There are several misconceptions about Islamic Finance because Islamic finance is one of the fastest-growing sectors in the world. It targets a vast majority of the global underserved population by the financial services industry.
Some Statistics on Islamic Finance
Since its inception four decades ago, the Islamic financial services business has experienced rapid expansion. Islamic finance has developed at a rapid speed over the previous decade. The number of Islamic financial institutions in the world has increased from one in 1969 to over 500 in 2009, spread across more than 75 countries, with Bahrain in the Middle East and Malaysia in Southeast Asia serving as the most important centers.
Since its inception in the 1970s, Islamic financial organizations that provide Islamic financial services have grown considerably. There are about 500 Islamic financial institutions in 75 countries around the world. The world’s 100 largest Islamic banks have set an annual asset growth rate of 26.7%, according to the Asian Banker Research Group. Additionally, according to S&P Global Ratings, the worldwide Islamic finance industry is expected to grow by 10% – 12% in 2021-2022.
Common Misconceptions about Islamic Finance
– Islamic Finance is only for Muslims
One of the common misconceptions about Islamic Finance is that Islamic finance is only for Muslims. However, it is a wrong conception. Non-Muslims can save money, invest, and use Islamic Bank’s services; they can even work there. Islamic Banking is quickly expanding around the world, not just in Muslim-majority nations, but also in non-Muslim-majority countries such as the United States, Singapore, and the United Kingdom. There is a tremendous growth of Islamic Finance and Banking, although they are not Muslim-majority countries. Non-Muslims account for 15% of Islamic Bank customers in Malaysia. This obviously demonstrates the importance of Islamic banks among non- Muslims.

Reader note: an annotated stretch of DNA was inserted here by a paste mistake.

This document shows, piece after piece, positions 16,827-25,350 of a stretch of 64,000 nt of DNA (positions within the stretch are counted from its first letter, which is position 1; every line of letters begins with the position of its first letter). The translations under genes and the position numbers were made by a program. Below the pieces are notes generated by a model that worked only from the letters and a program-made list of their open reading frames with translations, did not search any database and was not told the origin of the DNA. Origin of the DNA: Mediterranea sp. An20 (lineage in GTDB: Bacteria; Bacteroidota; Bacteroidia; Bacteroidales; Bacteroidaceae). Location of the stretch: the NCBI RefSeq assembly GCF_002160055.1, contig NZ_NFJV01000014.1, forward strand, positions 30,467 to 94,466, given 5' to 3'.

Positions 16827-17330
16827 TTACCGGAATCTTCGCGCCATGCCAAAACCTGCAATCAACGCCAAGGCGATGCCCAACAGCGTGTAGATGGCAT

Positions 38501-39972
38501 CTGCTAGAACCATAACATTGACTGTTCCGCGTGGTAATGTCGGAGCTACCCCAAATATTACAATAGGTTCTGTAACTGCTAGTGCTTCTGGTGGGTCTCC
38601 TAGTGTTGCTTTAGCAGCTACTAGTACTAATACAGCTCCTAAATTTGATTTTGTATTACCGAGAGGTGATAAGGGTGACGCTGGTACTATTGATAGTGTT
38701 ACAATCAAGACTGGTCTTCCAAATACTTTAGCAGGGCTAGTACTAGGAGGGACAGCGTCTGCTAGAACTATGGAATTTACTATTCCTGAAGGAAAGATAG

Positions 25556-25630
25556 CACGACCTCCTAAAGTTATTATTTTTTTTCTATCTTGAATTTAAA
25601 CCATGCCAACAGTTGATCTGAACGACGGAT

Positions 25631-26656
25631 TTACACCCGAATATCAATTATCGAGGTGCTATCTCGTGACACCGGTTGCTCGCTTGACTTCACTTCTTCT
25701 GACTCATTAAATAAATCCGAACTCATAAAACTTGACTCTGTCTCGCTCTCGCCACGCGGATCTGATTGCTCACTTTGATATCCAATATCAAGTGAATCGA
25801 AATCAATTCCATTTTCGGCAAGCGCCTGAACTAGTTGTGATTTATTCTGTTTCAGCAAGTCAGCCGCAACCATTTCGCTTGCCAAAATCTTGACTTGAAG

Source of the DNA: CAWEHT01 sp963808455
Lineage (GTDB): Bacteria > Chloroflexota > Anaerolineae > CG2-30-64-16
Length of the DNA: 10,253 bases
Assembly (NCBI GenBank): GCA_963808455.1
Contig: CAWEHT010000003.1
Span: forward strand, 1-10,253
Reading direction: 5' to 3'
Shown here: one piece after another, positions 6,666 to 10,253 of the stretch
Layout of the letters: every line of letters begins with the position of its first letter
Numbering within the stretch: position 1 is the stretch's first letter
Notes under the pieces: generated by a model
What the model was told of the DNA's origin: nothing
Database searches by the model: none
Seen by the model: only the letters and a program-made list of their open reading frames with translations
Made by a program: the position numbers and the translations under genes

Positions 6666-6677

Although Muslims are the major customers of Islamic Finance providers, there are some reasons for non-Muslims to join as well. Islamic Finance services are not only competitive, but they might even be more appealing than conventional ones.
– Islamic finance focuses on charitable activities
In the Islamic faith, charity is a core pillar, however, that’s not to say that any investments should not generate a profit. It is true that Islamic finance institutions aim to gain profit, but they cannot profit from interest (known as “riba”) or other activities prohibited by Islamic law.
Shariah law essentially prohibits you from using money to make more money, so you can’t make a return by simply lending your cash to someone else. However, you can profit from doing “work” – so asset classes, such as equity, property, and commodities are generally permissible to invest in.
– Islamic finance more expensive than conventional finance
That is not the case. The cost of financing typically depends on the risk exposure or ‘credit’ involved. Where a financier considers that it is taking a greater risk, a higher rate of return would be charged. This is no different for the financier on an Islamic finance transaction.
With growing competition (particularly from international banks operating through “Islamic windows”) and enhanced Islamic product ranges, the Islamic finance industry has evolved into a worldwide phenomenon capable of competing with conventional financing. Products are particularly competitive in the Middle East, for example, where the Islamic finance market is strong.
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